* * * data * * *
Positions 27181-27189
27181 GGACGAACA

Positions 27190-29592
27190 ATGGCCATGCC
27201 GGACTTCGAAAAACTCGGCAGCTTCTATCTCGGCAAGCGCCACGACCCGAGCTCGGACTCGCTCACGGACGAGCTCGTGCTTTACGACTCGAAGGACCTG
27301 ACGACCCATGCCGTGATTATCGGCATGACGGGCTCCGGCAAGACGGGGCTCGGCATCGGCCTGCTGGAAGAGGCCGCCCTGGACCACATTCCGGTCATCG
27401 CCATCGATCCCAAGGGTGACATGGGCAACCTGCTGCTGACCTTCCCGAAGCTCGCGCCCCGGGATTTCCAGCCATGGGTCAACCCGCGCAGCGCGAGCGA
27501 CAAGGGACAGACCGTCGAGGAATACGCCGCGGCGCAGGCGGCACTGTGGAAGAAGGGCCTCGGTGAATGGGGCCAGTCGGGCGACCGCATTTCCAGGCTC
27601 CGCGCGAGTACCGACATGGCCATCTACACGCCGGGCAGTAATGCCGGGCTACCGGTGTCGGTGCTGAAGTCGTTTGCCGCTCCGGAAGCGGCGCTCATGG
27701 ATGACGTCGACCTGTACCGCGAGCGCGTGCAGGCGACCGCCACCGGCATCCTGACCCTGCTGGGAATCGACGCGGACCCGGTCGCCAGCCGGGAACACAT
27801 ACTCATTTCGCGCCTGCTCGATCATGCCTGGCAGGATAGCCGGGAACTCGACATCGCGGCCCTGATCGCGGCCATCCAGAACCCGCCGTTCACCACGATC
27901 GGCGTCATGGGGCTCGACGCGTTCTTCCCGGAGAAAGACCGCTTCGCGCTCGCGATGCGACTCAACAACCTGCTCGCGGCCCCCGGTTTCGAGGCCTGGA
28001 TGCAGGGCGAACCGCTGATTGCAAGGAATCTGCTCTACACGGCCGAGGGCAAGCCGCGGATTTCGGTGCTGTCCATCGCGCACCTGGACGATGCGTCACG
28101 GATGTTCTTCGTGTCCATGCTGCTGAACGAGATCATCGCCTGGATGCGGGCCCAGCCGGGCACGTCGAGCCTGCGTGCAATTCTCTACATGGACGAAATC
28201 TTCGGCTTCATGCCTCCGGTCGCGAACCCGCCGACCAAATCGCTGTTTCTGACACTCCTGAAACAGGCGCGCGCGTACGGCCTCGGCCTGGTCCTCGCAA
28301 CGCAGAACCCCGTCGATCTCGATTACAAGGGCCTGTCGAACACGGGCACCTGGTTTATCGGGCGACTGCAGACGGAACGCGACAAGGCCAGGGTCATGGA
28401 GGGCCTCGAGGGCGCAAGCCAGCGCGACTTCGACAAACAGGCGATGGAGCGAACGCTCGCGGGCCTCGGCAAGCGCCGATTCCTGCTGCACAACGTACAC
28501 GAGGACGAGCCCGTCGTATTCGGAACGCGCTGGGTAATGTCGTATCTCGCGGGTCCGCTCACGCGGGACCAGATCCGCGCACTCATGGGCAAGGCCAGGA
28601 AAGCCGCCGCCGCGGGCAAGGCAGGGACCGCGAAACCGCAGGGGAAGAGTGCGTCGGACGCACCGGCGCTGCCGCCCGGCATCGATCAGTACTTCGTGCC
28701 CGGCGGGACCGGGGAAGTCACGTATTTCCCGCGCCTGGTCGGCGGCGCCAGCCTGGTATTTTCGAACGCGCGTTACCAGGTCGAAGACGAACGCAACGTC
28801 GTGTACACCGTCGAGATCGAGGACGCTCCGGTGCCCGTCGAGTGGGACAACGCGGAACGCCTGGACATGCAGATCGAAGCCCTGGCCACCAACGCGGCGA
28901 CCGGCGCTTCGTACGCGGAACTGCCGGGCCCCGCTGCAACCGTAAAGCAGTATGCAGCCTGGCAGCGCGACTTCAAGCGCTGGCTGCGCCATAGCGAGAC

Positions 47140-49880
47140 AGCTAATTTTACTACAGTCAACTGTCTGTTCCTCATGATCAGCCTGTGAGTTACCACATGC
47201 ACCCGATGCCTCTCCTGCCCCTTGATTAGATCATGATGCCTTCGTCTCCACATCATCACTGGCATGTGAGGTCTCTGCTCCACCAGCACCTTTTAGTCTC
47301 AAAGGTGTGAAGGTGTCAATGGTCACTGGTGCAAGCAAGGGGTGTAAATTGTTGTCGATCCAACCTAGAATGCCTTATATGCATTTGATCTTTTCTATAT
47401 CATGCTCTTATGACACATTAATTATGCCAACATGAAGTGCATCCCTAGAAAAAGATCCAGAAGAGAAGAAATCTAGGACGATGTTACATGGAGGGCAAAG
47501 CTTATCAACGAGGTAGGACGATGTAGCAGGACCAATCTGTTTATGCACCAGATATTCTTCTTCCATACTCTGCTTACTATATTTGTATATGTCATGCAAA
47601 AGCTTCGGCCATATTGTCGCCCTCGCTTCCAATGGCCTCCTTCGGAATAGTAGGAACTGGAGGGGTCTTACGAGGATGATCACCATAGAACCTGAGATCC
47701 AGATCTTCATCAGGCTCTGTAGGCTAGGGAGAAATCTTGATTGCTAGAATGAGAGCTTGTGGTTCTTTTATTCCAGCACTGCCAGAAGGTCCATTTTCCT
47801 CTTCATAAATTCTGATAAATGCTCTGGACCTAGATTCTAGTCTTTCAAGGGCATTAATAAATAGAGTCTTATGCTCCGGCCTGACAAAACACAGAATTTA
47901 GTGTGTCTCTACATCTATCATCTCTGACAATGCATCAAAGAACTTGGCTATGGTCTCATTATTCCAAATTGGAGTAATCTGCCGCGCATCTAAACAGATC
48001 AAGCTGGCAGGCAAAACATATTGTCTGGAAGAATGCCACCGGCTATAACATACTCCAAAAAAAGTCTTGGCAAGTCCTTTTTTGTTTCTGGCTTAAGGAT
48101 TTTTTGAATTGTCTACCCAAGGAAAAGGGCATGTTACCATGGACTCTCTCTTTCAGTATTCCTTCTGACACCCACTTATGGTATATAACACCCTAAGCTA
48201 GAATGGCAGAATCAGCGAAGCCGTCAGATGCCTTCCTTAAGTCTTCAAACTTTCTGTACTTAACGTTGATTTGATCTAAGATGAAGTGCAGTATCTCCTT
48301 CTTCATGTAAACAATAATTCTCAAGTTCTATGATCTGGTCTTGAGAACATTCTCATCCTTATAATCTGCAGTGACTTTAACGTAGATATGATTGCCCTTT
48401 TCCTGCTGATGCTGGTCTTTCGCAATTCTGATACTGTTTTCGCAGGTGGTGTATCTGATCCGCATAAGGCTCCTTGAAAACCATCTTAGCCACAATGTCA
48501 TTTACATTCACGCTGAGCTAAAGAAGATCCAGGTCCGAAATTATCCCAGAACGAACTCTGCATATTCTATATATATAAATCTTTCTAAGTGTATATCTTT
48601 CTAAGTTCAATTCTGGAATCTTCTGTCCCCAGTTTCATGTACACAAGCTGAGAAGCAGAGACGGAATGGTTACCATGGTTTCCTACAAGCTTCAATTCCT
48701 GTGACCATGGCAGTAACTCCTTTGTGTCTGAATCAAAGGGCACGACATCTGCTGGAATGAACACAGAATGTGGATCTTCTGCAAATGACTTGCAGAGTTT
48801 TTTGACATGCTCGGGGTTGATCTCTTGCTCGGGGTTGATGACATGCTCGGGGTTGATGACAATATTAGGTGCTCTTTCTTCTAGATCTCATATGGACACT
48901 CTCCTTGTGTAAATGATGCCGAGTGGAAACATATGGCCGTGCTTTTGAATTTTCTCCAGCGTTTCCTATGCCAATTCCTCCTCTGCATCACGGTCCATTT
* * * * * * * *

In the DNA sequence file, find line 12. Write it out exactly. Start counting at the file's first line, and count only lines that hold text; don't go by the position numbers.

27901 GGCGTCATGGGGCTCGACGCGTTCTTCCCGGAGAAAGACCGCTTCGCGCTCGCGATGCGACTCAACAACCTGCTCGCGGCCCCCGGTTTCGAGGCCTGGA